What used to be a three horse race became a two horse race, but the entire track changed as Move became News Corp. and Zillow/Trulia became Zillow Group. What does News Corp. have in common with Zillow Group? They’re both media companies.

Anyone still wondering whether Z/T/R intend to become national brokers can now rest easy, as they have both made it so abundantly clear that they’re media companies, period.

3. ListHub and syndication heats up

In January, Zillow announced that they would cut ties with ListHub, then this month, after Zillow and Trulia officially got married, ListHub (remember, they’re owned by News Corp./Move, Inc.) shut off the pipe that feeds listings to Trulia. Yesterday, a California judge granted Zillow Group a restraining order that forces ListHub to continue syndicating at least until their next court date on March 12th. Zillow Group CEO, Spencer Rascoff continues to assert that ListHub sends subpar data to make Move competitors appear to have inaccurate data.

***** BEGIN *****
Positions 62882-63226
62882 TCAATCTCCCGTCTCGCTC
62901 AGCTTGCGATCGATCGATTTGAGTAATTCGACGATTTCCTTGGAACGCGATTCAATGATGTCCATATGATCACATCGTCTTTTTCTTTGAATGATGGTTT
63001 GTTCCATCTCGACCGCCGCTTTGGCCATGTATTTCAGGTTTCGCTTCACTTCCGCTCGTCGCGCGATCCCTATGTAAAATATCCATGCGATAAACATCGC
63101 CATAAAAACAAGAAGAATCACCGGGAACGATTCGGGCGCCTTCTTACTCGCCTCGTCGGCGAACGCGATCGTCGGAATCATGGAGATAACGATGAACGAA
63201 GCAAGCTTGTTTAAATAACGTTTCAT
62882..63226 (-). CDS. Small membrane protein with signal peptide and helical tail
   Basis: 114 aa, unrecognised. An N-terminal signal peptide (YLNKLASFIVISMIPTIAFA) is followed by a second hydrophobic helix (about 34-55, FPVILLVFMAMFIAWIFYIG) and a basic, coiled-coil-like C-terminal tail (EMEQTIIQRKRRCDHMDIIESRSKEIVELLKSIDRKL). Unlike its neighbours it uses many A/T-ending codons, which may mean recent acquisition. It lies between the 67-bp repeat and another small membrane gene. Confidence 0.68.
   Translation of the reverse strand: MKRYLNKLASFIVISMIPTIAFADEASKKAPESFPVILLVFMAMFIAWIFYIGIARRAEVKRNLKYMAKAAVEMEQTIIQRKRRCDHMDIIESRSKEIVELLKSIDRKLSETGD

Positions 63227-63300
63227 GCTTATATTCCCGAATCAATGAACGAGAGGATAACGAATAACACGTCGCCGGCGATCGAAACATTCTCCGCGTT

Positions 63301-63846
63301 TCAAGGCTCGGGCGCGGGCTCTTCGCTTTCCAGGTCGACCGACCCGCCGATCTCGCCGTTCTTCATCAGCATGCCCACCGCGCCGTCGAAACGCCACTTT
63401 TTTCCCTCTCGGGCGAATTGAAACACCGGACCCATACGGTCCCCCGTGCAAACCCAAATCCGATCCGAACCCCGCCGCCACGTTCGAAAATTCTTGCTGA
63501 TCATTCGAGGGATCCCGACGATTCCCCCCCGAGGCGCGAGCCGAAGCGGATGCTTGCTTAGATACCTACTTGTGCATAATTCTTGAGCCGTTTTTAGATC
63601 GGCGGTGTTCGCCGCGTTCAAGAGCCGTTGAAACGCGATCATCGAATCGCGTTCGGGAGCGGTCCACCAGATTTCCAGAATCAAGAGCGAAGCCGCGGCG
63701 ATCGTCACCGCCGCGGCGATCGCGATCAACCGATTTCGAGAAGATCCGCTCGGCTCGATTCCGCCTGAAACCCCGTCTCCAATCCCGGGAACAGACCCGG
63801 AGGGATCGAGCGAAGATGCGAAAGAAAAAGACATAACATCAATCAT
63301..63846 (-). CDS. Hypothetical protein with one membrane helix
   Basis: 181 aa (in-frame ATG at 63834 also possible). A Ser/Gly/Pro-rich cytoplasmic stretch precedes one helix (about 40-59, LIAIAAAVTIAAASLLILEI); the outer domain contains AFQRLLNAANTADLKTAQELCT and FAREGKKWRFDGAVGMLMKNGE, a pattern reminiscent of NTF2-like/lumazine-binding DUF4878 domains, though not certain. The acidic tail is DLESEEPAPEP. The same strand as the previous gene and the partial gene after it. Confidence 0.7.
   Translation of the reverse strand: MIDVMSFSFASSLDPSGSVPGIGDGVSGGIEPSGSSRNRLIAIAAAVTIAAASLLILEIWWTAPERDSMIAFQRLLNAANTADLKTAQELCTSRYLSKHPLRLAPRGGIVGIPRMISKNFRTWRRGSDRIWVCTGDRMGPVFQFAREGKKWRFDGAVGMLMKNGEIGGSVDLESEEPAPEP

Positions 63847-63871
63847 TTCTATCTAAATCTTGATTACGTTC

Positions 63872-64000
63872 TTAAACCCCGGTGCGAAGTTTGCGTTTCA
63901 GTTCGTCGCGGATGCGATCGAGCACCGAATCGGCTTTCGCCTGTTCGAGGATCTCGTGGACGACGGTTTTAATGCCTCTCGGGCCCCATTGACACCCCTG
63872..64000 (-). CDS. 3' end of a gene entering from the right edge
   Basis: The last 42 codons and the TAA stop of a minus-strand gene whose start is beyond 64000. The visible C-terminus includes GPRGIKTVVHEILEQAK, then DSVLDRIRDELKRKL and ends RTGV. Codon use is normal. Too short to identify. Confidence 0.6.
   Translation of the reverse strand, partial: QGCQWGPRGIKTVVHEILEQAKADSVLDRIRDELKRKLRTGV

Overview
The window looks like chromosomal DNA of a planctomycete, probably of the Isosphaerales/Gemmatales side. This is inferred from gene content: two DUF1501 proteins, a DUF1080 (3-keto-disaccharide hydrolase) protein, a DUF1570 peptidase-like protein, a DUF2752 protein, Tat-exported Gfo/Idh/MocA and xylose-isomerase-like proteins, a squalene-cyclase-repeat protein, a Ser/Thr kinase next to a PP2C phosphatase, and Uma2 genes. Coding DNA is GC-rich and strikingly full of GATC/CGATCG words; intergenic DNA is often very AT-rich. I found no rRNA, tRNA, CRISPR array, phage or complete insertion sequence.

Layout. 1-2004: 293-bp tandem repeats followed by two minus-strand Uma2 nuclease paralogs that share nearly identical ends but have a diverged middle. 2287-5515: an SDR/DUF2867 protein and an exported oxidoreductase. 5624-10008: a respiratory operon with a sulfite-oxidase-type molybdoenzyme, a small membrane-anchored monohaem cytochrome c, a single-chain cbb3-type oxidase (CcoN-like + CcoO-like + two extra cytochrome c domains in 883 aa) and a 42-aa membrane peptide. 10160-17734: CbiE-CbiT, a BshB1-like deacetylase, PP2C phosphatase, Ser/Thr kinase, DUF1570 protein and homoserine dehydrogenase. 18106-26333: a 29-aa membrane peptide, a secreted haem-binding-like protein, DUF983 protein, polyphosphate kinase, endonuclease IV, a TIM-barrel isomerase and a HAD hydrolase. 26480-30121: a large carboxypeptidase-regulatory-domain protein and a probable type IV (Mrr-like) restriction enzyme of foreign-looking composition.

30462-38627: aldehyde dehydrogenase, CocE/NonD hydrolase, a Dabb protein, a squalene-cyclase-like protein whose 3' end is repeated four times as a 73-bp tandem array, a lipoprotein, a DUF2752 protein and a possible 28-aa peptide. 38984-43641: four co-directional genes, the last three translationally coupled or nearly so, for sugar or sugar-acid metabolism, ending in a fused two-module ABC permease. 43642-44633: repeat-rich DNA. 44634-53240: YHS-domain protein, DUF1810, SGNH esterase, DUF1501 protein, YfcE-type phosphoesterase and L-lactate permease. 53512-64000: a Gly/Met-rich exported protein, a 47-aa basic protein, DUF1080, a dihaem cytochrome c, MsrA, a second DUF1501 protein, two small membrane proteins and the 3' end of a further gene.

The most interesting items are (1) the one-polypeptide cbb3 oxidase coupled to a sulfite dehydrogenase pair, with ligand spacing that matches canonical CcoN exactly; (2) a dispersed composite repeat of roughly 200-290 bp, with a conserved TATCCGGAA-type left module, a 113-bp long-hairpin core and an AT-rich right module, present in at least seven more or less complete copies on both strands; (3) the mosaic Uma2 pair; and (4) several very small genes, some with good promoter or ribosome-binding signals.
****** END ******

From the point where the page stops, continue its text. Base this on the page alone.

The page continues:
Sources tell us that Zillow Group should have been prepared for the relationship with Trulia to end, given that Zillow already announced their breakup with ListHub, and some indicate that this fight reveals a vulnerability in Zillow’s data quality, otherwise they would have simply supplemented Trulia with their own listing data instead of ListHub’s. One broker told us that she feels this is Move being petty.

Move disavows claims that inferior data is being sent to Zillow, and say they look forward to their day in court (as we’re betting Zillow is as well).

That brings us to today

The swords have been drawn, the lawyers have suited up, and we’re watching a corporate war like we’ve never seen in this sector. And it’s just now heating up. These two juggernauts are battling for the same eyeballs and same dollars, so there will be figurative casualties. I wouldn’t say anyone’s fighting dirty, but that they’re fighting, stabbing, and clawing, and they’ve got deep pockets to back up the fight. That said, because of Move’s affiliation with (thus accountability to) NAR and their dues-paying members, we’re more confident that Move’s interests are aligned with practitioners’and that’s important to note as we move forward here…